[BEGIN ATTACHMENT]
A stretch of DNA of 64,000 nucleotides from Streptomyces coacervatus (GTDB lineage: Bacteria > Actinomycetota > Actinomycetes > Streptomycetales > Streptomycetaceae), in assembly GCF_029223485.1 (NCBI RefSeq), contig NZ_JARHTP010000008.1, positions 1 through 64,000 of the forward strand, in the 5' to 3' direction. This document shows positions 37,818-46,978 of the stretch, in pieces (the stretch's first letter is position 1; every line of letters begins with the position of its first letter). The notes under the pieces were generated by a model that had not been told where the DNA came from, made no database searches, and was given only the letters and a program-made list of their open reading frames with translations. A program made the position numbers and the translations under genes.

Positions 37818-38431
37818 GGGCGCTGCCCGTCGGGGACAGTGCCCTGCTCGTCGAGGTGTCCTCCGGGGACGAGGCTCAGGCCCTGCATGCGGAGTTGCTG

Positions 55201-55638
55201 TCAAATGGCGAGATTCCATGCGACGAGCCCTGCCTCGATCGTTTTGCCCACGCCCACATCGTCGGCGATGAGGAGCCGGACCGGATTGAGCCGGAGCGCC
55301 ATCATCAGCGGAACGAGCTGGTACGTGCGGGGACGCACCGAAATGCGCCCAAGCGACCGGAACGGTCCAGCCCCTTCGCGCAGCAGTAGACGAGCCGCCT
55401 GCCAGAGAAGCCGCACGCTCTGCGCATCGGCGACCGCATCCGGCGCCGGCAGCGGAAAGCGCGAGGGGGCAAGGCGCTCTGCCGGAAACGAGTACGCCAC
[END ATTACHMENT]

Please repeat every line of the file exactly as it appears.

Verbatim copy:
A stretch of DNA of 64,000 nucleotides from Streptomyces coacervatus (GTDB lineage: Bacteria > Actinomycetota > Actinomycetes > Streptomycetales > Streptomycetaceae), in assembly GCF_029223485.1 (NCBI RefSeq), contig NZ_JARHTP010000008.1, positions 1 through 64,000 of the forward strand, in the 5' to 3' direction. This document shows positions 37,818-46,978 of the stretch, in pieces (the stretch's first letter is position 1; every line of letters begins with the position of its first letter). The notes under the pieces were generated by a model that had not been told where the DNA came from, made no database searches, and was given only the letters and a program-made list of their open reading frames with translations. A program made the position numbers and the translations under genes.

Positions 37818-38431
37818 GGGCGCTGCCCGTCGGGGACAGTGCCCTGCTCGTCGAGGTGTCCTCCGGGGACGAGGCTCAGGCCCTGCATGCGGAGTTGCTG

Positions 55201-55638
55201 TCAAATGGCGAGATTCCATGCGACGAGCCCTGCCTCGATCGTTTTGCCCACGCCCACATCGTCGGCGATGAGGAGCCGGACCGGATTGAGCCGGAGCGCC
55301 ATCATCAGCGGAACGAGCTGGTACGTGCGGGGACGCACCGAAATGCGCCCAAGCGACCGGAACGGTCCAGCCCCTTCGCGCAGCAGTAGACGAGCCGCCT
55401 GCCAGAGAAGCCGCACGCTCTGCGCATCGGCGACCGCATCCGGCGCCGGCAGCGGAAAGCGCGAGGGGGCAAGGCGCTCTGCCGGAAACGAGTACGCCAC